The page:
Several short-term episodes with particularly high temperatures and enhanced melting have been superimposed on the long-term melting in the Arctic, such as the record decline in summer of Arctic sea ice in summer 2007 (Graversen et al., 2011), over Greenland an extreme heat and melt event in July 2012 (Nghiem et al., 2012), and in the Siberian Sea a period of rapid reduction of sea ice in August 2014 (Tjernström et al., 2015). During all these episodes the advection towards the pole of warm, moist air occurred (Bonne et al., 2015; Graversen et al., 2011; Neff et al., 2014; Sedlar & Devasthale, 2012; Tjernström et al., 2015) and radiative effects that are associated with the formation of low level liquid clouds and fog (Bennartz et al., 2013; Graversen et al., 2011; Tjernström et al., 2015), contributed essentially to high temperatures and strong melting of ice in the Arctic. The primary role of advection for the Arctic warm extremes contrasts with the processes that lead to warm extremes in the midlatitudes. In the midlatitudes warm extremes are generally a result of strong adiabatic warming in the colocated blocking anticyclones (Pfahl & Wernli, 2012), as well as diabatic heating from the enhanced insolation and surface sensible heat fluxes (Bieli et al,, 2015).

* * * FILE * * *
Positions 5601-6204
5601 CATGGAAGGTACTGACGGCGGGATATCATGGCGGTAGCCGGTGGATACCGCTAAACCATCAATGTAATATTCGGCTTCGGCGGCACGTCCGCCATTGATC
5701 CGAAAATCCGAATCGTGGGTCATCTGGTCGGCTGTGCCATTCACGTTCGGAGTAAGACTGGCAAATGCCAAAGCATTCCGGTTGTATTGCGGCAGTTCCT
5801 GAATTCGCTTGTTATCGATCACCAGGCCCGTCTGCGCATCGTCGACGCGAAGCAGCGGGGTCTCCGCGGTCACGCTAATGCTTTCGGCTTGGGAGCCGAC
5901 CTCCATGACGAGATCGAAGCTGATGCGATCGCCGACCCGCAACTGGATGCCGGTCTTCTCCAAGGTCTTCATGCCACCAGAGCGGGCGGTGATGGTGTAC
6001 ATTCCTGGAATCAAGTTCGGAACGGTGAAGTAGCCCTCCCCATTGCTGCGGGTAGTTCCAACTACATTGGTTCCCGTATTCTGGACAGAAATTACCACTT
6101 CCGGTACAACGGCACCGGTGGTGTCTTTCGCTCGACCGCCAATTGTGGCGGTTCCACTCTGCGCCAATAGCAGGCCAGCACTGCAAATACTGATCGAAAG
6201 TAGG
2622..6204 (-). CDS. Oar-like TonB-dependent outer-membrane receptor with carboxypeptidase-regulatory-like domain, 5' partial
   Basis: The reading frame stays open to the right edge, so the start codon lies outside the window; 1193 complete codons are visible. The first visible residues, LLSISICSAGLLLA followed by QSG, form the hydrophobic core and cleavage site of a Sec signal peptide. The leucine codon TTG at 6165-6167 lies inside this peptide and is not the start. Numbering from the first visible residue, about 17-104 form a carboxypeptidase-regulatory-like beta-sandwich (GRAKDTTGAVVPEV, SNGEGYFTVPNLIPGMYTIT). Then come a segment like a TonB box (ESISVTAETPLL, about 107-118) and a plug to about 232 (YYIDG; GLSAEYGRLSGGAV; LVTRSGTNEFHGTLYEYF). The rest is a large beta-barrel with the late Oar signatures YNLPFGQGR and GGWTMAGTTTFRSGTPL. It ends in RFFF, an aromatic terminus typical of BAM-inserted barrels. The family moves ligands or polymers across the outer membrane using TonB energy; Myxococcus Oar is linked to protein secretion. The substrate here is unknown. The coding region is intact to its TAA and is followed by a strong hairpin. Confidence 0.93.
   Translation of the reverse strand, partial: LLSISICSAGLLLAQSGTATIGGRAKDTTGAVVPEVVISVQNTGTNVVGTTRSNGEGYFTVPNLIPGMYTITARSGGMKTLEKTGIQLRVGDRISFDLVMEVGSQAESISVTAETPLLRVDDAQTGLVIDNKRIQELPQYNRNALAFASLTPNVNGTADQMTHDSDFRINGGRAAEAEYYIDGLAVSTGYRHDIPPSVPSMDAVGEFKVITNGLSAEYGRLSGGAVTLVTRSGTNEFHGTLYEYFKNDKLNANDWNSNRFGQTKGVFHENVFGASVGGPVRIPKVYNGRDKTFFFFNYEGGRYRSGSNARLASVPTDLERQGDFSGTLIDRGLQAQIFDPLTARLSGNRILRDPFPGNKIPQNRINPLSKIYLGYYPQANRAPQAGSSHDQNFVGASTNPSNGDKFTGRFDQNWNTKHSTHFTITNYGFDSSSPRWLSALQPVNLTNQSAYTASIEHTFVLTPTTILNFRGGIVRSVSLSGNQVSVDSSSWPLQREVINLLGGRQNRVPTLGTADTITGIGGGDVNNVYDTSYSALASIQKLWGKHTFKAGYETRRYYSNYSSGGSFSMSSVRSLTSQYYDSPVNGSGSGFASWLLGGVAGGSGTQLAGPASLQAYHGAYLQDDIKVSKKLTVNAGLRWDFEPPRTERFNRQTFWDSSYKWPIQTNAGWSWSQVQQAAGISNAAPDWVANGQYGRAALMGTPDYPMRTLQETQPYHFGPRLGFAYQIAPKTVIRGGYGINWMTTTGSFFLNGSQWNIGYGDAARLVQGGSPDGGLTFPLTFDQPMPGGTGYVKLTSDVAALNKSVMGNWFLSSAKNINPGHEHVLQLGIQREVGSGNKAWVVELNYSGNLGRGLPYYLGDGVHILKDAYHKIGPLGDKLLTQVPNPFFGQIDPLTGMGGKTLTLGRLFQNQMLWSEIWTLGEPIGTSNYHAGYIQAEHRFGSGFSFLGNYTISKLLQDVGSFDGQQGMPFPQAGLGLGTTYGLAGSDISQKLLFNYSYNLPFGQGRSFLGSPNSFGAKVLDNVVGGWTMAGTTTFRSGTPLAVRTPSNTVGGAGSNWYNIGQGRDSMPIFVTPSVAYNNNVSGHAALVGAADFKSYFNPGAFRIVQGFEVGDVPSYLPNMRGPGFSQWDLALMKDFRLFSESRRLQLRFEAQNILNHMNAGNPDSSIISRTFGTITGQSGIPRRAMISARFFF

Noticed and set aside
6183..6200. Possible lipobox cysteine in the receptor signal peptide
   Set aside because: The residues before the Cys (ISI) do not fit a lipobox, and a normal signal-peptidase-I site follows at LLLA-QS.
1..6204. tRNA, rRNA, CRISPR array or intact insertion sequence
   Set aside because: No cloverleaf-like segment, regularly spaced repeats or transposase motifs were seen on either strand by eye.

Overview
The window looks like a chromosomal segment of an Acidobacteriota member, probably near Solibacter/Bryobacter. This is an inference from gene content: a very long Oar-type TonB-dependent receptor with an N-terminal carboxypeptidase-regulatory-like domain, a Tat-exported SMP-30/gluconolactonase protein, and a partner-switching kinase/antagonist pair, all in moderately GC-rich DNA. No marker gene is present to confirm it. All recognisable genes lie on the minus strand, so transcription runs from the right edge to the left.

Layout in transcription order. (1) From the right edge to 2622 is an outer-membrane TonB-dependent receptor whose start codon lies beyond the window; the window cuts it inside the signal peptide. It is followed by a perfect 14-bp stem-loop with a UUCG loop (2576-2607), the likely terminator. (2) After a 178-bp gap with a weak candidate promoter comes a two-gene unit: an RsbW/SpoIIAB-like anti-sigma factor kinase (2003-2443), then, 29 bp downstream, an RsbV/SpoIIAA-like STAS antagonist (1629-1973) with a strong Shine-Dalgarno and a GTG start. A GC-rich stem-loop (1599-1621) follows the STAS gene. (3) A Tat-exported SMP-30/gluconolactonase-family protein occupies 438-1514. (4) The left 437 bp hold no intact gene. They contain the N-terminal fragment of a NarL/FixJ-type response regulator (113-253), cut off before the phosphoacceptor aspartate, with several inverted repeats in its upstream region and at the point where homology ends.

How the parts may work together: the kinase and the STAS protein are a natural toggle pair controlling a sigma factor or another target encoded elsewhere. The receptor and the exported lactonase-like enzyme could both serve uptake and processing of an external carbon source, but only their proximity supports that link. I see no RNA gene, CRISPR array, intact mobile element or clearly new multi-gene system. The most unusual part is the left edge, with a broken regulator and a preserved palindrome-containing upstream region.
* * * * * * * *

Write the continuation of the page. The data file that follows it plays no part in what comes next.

Extreme warm events in winter can also impact substantially sea ice conditions in the Arctic, as can the above mentioned Arctic summer heat episodes. Such a major winter warm event occurred in the Arctic in late December 2015 and early January 2016 (Boisvert et al., 2016; Cullather et al., 2016; Kim et al., 2017; Moore, 2016), which contributed to 2015/2016 being the warmest winter in the Arctic in the observational record (Cullather et al., 2016). The extreme event was the result of very unusual large-scale flow configuration in the early winter of 2015/2016, associated with overall anomalously warm conditions in Europe (NOAA, 2016) and other regional extremes, such as flooding in the UK (Marsh et al., 2016). In this study Binder et al. focused on the Arctic. Buoys at the North Pole measured maximum surface temperatures of -0.8oC on 30 December (Moore, 2016), and values of 8.7oC were observed at Svalbard airport station, the warmest temperatures that had ever been recorded at that station between November and April (The Norwegian Meteorological Institute, 2016). The maximum 2m temperature (T2m) to the north of 82oN reached values greater than 0oC during 3 short episodes between 29 December 2015 and 4 January 2016, which is almost 30 K above the climatological mean for winter in this region, According to operational analyses from the European Centre for Medium-Range Weather Forecasts (ECMWF). They occurred in the Eurasian Arctic sector in the region around Svalbard and over the Kara Sea, reaching the highest values for winter since 1979. The sea ice thinned by more than 30 cm in the Barents Sea and the Kara Sea as a result of the warming event, and contributed to the record low sea ice extent observed in the Northern Hemisphere in January and February 2016 (National Snow and Ice Data Centre, 2016).